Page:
Alicia Graf Mack and Daisha Graf are "Made to Move"
The Graf Sisters Talk About Beginnings, Teachers, Challenges, and Working Together as they Prepare for their First Joint Venture.
Dancing Up Close to the Sisters Graf
Video and Q+A
Christine Jowers for The Dance Enthusiast
Made to Move - A Day of Dance created by Daisha Graf and Alicia Graf Mack
If you would like to be part of an amazing dance-learning opportunity, you will have your chance on August 31, 2013
. On that day, Alicia Graf Mack, otherwise known as the face, or rather, the flying leap of the Alvin Ailey American Dance Theater (you can see her tilted, aerial side -split on posters all around the city), and her sister Daisha Graf, an up-and-coming, dancing, acting, recording artist, will offer intensive classes from 9am to 5pm at New York City's City Center Studios, 130 West 56th Street
. This effort called Made to Move
, marks the beginning of the D(n)A Arts Collective's creative activities ( by the way, that's D for Daisha and A for Alicia.)
The Graf sisters,whose movement experiences bring the concert dance and commercial world together, have created a rich extravaganza chock full of teaching stars. In addition to themselves, guest master instructors will be Renee Robinson of Alvin Ailey American Dance Theater, Ronald K. Brown, the Artistic Director of Evidence, Rhapsody James, choreographer for Beyonce, the Pussy Cat Dolls,and the Jonas Brothers, as well as celebrity voice coach, Ankh Ra Amenhetep, from MTV's, Making the Band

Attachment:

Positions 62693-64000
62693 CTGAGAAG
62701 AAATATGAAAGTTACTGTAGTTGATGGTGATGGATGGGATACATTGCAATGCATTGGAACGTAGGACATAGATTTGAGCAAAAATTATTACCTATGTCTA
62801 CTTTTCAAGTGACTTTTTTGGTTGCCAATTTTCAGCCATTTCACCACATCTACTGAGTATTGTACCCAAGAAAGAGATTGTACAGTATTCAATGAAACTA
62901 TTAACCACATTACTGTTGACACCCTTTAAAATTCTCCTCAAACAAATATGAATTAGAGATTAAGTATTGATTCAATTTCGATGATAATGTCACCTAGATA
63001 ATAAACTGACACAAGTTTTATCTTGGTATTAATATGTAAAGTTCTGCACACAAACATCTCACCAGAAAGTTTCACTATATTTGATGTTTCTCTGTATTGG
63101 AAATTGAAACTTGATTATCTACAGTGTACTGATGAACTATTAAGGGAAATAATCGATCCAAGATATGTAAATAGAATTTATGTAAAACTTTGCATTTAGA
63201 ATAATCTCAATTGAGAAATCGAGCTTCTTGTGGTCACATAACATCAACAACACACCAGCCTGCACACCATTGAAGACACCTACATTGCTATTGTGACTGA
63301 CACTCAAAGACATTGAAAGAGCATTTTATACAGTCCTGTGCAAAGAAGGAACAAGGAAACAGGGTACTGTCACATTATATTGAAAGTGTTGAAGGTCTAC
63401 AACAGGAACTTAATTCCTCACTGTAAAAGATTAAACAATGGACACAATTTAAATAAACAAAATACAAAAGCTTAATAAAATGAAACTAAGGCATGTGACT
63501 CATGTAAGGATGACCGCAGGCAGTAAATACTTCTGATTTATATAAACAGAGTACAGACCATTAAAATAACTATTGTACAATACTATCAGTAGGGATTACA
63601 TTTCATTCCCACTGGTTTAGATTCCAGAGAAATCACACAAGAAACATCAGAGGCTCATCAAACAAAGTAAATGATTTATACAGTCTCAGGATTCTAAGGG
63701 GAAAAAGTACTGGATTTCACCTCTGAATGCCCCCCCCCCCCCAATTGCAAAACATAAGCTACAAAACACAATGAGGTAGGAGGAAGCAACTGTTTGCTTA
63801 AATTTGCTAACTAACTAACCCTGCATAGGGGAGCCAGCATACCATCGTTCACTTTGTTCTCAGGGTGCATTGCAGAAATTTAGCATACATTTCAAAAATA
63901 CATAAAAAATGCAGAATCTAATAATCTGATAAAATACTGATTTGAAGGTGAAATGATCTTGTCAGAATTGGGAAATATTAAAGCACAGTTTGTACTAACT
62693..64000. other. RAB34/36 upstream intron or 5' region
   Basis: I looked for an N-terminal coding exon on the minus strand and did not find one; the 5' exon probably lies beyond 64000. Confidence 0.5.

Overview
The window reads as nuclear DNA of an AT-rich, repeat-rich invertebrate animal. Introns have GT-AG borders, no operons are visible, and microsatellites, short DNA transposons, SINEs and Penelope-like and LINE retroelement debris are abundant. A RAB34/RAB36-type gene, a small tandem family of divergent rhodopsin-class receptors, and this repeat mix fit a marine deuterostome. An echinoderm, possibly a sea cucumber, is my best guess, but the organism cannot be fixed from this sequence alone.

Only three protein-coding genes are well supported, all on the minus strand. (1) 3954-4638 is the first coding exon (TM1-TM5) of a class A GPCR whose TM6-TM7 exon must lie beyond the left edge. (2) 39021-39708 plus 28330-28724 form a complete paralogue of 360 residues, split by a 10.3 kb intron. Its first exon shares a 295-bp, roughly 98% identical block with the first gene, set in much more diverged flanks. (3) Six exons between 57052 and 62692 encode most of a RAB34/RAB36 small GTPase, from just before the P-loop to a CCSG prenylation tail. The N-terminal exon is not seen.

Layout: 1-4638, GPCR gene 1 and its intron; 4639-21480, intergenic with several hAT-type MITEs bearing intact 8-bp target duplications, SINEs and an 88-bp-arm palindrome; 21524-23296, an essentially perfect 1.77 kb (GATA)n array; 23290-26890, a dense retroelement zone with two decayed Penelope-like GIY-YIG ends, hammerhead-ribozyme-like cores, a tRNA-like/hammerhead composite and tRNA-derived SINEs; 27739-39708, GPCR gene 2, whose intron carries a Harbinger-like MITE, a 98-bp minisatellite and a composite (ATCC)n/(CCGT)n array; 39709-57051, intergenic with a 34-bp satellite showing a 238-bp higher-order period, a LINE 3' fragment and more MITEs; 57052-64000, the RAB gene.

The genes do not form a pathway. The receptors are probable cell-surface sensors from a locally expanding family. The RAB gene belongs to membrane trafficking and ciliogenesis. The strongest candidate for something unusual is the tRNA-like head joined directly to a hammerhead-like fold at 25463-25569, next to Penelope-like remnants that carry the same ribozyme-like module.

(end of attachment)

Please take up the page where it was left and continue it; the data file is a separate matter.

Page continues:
The busy workshop will calm down for a lunchtime panel set up specifically to discuss the ins and outs of the professional artists' life and allow for students ask questions."This is not the easiest profession; so it’s good to have some positive reinforcement, remarks Daisha Graf, "I think (we) should share knowledge and spark flames. It’s important. We are all in it together."
FOR REQUIREMENTS AND HOW TO APPLY TO CLASSES,CLICK THIS TEXT)
Sisters in Movement and Words
Alicia and Daisha Graf Talk About Their Very Different Careers and Share Some Dance Improvisations
Christine Jowers for The Dance Enthusiast: How did you get involved in the arts?
Alicia Graf Mack: Ever since we were little we listened to music and we (were exposed to) art appreciation. Our mother (Marcia Graf) is a Renaissance woman. She is a professor by trade (of Social Work at Howard University) and she was always singing and making costumes. She ran a modeling school which was in the same building as a dance school, and she took me there in the evenings when she taught. I would look on and watch the little girls take ballet. Eventually the teacher said, “This kid is always outside imitating...just let her in.” I was still in diapers.